Finding a Framework for Benchmarking and Reverse Engineering
Product development is often forward looking – trying to discover and deliver value for a product or service in our own company. There are times, however, when it is worth learning what the competition has been up to. Some of the same tools that support a company’s internal development can be helpful when applied to competitive analysis.
User stories and measures provide a succinct way to uncover, articulate and track functionality and performance and they can be used for benchmarking and also linked to key aspects of quality function deployment (QFD) analysis.
A Practical, Current Example
The product of interest is one that is getting some reasonable press and buzz lately, the new generation of eReader devices that promise to rival or surpass the printed book experience (at least in some ways) for students, avid readers and business professionals. As these products are an interesting mix of software and mechanical, electrical, and related services design, they form a good basis for this competitive analysis discussion.
User Stories and Measures Balance Simplicity and Detail
User stories are simple phrases that pay attention to the positive and active voice verbs an actor would find valuable in connection with a product or service – the “do” verbs. These verbs describe functionality (what actors can “do”) and the English language contains a broad enough array of verbs to allow descriptions at just the right level of generality or detail. An outline for example with general verbs – read or load at the high level, and more granular verbs such as find, compare, mark and retrieve at lower levels. The actors (users/customers) and the technologists (marketing, engineering) can use necessary verbs to find and articulate a shared understanding about what, exactly, is important to address. No matter how detailed the chosen verb, a company should remain grounded in language that is familiar to the customer, not technical jargon or “engineer-speak.”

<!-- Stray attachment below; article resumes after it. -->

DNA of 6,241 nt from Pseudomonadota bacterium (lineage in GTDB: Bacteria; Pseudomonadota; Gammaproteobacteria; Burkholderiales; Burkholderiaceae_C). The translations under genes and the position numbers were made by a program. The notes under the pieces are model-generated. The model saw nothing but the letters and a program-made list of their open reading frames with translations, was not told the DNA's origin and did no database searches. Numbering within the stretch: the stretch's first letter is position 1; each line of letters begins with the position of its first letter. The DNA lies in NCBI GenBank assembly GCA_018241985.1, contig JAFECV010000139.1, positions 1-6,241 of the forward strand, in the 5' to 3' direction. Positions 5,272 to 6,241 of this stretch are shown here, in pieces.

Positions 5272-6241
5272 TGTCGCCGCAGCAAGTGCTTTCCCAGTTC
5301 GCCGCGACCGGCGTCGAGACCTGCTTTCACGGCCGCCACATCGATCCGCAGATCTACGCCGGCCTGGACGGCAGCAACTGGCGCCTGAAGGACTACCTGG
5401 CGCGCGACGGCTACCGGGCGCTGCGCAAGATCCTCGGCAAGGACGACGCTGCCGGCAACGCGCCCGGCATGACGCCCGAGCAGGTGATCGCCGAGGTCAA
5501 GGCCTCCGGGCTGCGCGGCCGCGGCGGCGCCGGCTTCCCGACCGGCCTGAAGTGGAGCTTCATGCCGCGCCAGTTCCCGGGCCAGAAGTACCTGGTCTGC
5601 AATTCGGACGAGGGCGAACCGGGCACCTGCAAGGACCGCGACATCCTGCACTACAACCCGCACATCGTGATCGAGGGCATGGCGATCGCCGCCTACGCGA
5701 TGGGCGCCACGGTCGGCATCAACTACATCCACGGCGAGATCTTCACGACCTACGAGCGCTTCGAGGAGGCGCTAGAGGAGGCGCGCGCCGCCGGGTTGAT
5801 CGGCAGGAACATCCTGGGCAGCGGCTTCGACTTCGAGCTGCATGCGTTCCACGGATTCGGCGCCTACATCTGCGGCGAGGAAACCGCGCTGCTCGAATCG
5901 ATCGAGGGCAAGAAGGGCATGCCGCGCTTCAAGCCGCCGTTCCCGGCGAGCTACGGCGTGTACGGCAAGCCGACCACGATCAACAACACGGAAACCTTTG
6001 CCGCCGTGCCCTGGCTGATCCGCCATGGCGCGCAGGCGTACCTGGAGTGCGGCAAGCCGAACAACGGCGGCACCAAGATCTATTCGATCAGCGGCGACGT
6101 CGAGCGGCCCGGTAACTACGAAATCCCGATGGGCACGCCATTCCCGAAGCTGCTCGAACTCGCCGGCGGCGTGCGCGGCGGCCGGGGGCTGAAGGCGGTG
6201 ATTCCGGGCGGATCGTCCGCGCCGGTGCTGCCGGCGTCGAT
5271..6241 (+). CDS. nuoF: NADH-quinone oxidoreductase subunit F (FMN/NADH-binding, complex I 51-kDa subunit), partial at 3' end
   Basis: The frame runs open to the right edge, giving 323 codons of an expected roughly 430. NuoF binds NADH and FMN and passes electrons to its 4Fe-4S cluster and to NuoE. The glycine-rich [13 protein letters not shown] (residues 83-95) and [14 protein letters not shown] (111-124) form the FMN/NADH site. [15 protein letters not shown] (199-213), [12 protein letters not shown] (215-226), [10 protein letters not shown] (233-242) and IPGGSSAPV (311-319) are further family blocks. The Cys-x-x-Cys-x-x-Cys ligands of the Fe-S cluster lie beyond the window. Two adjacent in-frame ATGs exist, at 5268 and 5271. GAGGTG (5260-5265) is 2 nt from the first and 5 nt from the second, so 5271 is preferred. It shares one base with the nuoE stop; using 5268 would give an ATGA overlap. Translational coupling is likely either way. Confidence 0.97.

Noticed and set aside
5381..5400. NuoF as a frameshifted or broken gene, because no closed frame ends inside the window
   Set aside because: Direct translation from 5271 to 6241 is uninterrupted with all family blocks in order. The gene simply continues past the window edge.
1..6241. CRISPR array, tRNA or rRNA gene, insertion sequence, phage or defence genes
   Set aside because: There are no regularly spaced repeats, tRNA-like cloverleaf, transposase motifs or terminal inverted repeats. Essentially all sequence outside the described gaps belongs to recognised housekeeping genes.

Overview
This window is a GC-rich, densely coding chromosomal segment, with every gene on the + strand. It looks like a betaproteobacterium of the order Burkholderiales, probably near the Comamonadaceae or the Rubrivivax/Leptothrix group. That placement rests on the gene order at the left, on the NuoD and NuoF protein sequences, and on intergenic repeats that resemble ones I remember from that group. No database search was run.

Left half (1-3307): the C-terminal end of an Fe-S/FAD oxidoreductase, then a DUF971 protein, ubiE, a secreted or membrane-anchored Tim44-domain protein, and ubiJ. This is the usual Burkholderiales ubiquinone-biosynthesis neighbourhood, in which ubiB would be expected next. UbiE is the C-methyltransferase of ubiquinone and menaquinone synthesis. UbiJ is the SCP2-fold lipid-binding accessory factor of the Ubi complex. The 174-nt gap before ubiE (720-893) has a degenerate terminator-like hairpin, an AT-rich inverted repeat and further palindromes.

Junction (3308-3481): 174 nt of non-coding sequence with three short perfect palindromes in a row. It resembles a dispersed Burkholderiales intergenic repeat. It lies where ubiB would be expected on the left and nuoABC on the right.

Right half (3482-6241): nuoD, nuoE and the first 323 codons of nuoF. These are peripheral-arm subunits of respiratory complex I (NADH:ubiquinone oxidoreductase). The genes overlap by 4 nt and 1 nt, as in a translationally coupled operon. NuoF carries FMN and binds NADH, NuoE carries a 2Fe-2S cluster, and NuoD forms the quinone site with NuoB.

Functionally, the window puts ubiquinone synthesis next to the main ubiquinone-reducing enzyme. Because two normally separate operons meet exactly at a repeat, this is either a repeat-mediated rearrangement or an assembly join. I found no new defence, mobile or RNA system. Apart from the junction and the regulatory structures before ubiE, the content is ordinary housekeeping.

Functionality, expressed in the right verbs, leads to questions about performance – how will designers and users know when that functionality is well delivered? Thinking with the customer, about the measures and/or approaches to test and confirm the healthy delivery of each key functionality-verb brings a more valuable understanding of what the company is actually doing and delivering. Together, user stories and measures/tests can uncover and articulate the salient aspects of emerging requirements.
When used in a development mode on individual products and services, the stories and measures are reviewed, refined, and prioritized as a way to bring the right requirements (the higher priority surviving stories and measures) into view.
Taking a Competitive View
Consider the familiar situation of a company (Company U) in a fast-moving business and user environment, where the competition (Competitor Company) is always on the move, introducing new features and working to gain the attention and purchase preferences of Company U’s customers. The Competitor Company has access to a variety of information about what the competition is doing, from their marketing materials, to the plentiful reviews and user discussions available on websites and blogs. Reading through that data in its native, raw form can be overwhelming. User stories and measures provide a framework for uncovering and succinctly articulating functional and performance-focused competitive analysis.
Figure 1illustrates how some of the raw context and needs data available on a competitor’s website (the advertising data) and quotes from user reviews and blogs can be used to mine key verbs, user stories and measures – bringing functional analysis and performance gap analysis into clearer view. While these examples are simple, more complex company-specific descriptions of functionality and performance can be discovered and articulated using this method.